Raspberry Chocolate Molten Lava Cake
For those looking to get their chocolate fix, nothing fits the bill better than a molten lava cake. Chocolate lava cakes are generously quite rich and savory and can pair fantastically well with a sweet rosé. Choose a rosé with medium acidity - just enough to cleanse our palate of chocolate ganache - and strong, vibrant notes of red berries such as strawberries and raspberries. You'll swoon for this duet of ripe fruit and rich chocolate as it is guaranteed to hit all the right notes.
When it comes to crafting a successful wine pairing to accompany winter fare, sometimes all it takes is a little inspiration to get started. So whether you're serving a group of family and friends, or just treating you and your sweetheart to a fireside dinner, a little advanced planning and a few simple ingredients can warm up even the coldest night.
|Madeline Blasberg is a Certified Wine Consultant who has spent time in Mendoza, Argentina, where she was surrounded by wine, both personally and professionally. Currently, Madeline works as the Official Wine Commentator & Reviewer for Etching Expressions, a company specializing in personalized wine bottles.|
Australia Day marks the arrival of Britain's First Fleet to Australia in 1788. Follow this 14-step guide to celebrate Australia Day like an Aussie:
- Sleep in.
- Put the beer on ice.
- Go for a swim.
- Turn on the radio to Triple J. Listen to the Hottest 100.
- Crack a cold beer.
- Kick the footie around.
- Turn on the BBQ.
- Crack a cold beer.
- Men stand around the BBQ and cook sausages.
- Get sunburnt.
- Crack a cold beer.
- Eat burnt sausages.
- Play backyard cricket.
- Go to bed early because you have work the next day..........
"A box without hinges, key, or lid,
yet golden treasure inside is hid."
Gollum, The Hobbit by J. R. R. Tolkien
Bilbo’s answer to the riddle posed by Gollum (remember they were playing for the most precious thing Bilbo possesses – not the ring of power, but his life) is as we all know now, an egg. The humble egg has long been a powerful symbol in history, mythology, philosophy (which came first?) and lore. Why and how has it found its way into our cellar in the guise of a fermentation vessel. The how is easy. Our eggs came to us from a company in France, Nomblot.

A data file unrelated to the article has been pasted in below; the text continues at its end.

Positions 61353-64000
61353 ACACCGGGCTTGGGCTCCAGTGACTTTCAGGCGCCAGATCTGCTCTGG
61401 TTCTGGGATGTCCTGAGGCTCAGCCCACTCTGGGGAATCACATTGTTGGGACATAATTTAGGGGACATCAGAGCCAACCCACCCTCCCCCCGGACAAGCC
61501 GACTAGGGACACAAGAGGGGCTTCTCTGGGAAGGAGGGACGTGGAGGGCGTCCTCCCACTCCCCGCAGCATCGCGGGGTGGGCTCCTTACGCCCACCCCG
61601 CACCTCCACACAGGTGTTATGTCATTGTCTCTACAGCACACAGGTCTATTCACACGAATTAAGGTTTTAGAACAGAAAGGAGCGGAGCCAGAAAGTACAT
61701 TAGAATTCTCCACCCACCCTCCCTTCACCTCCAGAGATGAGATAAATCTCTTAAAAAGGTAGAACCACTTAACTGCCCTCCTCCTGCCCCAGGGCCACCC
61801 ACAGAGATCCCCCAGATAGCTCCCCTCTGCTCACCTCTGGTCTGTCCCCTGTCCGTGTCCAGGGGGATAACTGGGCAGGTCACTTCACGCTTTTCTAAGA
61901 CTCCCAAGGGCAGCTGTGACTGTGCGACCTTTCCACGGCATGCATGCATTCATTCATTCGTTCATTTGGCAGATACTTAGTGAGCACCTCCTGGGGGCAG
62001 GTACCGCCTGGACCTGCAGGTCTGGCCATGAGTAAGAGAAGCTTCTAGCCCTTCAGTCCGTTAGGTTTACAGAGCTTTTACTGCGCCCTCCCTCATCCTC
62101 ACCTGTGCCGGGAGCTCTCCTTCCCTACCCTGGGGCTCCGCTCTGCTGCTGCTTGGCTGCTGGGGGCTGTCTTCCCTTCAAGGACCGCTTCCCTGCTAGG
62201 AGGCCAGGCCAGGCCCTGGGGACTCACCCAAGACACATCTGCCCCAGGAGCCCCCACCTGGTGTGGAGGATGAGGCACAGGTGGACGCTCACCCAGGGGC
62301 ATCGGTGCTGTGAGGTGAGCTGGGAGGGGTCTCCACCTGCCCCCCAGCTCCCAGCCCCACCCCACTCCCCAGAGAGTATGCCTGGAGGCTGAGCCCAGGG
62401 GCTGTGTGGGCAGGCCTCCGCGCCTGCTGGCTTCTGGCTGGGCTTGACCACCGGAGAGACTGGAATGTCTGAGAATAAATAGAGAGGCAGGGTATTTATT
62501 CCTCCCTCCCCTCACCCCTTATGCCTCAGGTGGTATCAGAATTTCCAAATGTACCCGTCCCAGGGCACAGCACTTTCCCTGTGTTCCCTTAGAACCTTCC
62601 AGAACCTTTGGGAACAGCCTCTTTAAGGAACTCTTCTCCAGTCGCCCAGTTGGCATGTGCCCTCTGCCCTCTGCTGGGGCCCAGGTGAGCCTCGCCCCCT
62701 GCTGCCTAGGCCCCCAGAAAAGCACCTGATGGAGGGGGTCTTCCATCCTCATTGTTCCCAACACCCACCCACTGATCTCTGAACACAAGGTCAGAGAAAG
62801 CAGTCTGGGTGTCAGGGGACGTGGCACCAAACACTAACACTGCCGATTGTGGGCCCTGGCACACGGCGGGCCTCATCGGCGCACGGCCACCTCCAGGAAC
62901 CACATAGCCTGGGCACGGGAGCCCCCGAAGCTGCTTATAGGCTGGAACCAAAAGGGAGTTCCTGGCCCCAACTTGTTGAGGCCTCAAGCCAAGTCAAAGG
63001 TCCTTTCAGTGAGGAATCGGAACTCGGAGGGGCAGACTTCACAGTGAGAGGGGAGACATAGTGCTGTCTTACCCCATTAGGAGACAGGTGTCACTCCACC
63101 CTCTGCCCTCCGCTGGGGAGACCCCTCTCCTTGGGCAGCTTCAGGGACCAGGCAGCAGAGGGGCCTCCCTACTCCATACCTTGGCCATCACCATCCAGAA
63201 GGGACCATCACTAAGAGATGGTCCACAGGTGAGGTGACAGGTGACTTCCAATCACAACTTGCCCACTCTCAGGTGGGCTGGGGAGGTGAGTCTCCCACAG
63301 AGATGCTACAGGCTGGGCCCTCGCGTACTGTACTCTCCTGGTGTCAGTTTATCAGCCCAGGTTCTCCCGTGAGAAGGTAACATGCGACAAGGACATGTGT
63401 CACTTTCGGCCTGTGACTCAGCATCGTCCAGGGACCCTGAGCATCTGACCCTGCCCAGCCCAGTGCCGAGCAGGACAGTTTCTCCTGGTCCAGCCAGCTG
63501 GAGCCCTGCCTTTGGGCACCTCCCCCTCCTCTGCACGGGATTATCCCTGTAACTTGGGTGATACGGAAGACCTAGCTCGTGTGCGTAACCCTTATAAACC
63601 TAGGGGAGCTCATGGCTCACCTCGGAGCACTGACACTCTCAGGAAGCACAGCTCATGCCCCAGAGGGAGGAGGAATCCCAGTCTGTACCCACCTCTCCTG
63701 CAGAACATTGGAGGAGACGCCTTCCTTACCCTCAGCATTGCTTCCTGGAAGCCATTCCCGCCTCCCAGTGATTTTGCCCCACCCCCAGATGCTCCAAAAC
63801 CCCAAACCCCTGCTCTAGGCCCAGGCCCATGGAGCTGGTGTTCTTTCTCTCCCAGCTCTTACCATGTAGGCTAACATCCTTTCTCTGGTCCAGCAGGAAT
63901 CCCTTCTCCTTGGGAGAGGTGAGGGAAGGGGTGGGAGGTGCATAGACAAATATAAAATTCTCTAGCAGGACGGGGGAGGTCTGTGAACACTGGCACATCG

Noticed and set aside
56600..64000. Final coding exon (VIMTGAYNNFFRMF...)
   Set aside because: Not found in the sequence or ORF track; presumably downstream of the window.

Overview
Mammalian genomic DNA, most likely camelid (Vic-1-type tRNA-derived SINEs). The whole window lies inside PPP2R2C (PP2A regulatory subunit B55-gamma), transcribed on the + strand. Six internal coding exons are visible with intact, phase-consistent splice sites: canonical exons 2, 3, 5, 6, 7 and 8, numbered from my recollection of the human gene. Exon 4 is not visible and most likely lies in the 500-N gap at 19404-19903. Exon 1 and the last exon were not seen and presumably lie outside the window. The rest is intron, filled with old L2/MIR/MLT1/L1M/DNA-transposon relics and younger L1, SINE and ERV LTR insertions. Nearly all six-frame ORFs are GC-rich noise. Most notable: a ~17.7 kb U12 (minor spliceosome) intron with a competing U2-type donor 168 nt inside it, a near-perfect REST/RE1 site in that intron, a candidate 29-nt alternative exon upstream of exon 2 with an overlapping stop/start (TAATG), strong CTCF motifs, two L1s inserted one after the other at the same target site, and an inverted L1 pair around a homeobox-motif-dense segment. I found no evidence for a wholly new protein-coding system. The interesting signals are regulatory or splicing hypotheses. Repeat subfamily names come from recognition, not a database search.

The Nomblot Company, managed by Marc Nomblot, has been manufacturing concrete wine tanks in Burgundy since 1922. In 2001, Michel Chapoutier from Maison M. Chapoutier, a 200-year-old winery in France’s Rhone Valley, asked Marc to create an egg shaped concrete wine fermenter. After the first tank was created and installed at Masion M. Chapoutier, word quickly spread about this unique shape. In 2006, A to Z Wineworks, with the help of Jerome Aubin from Artisan Barrels, became the first winery in Oregon to import and use a Nomblot Egg tank. Since that time there has been a minor explosion of egg shaped tanks in Oregon, California and Washington wineries. In the ultimate “tribute,” the concrete egg tank shape is now being made by companies in the United States.
We choose to use Nomblot tanks because no chemical additives are used in the construction of the tanks – only sand, stone and water. Also, Nomblot has not only been making concrete wine tanks for over 80 years, but employs a unique process that creates a tank of exceptionally high quality. As many things old that are new again, concrete was used for many years in building wine fermentation tanks. Over the past 30 years concrete fell out of favor as stainless steel replaced it as the material of choice for tanks. Winemakers now are relearning that concrete is an ideal material to use for fermentation and storage as it is porous (like barrels), which allows the wine to slowly “breathe” without giving the wine oak flavors. Concrete is also a fantastic insulator which allows for slow, cool fermentations and ideal wine storage temperature that helps preserve aromas and mouthfeel. Lastly, concrete, like wood, is a more natural, less processed, and less sterile material than stainless steel which, like Biodynamic practices, brings the wine closer to its natural environment in which the grapes were grown.
After working in the wine industry in Napa Valley for 10 years, I decided to pack up my things and move to the wine industry in the Willamette Valley.
My husband and I first visited Portland three years ago on vacation, and we fell in love with the city. The people here are much more relaxed; the city is clean and has such an urban, artsy feel to it; the food is amazing; and there are so many unique shops and a sense of creativity all around. Don’t get me wrong, Napa is beautiful with amazing food, a central location, and a small tight-knit community. It was just time for a change after living there for almost all of my life.
Napa vs. Willamette Valley wine….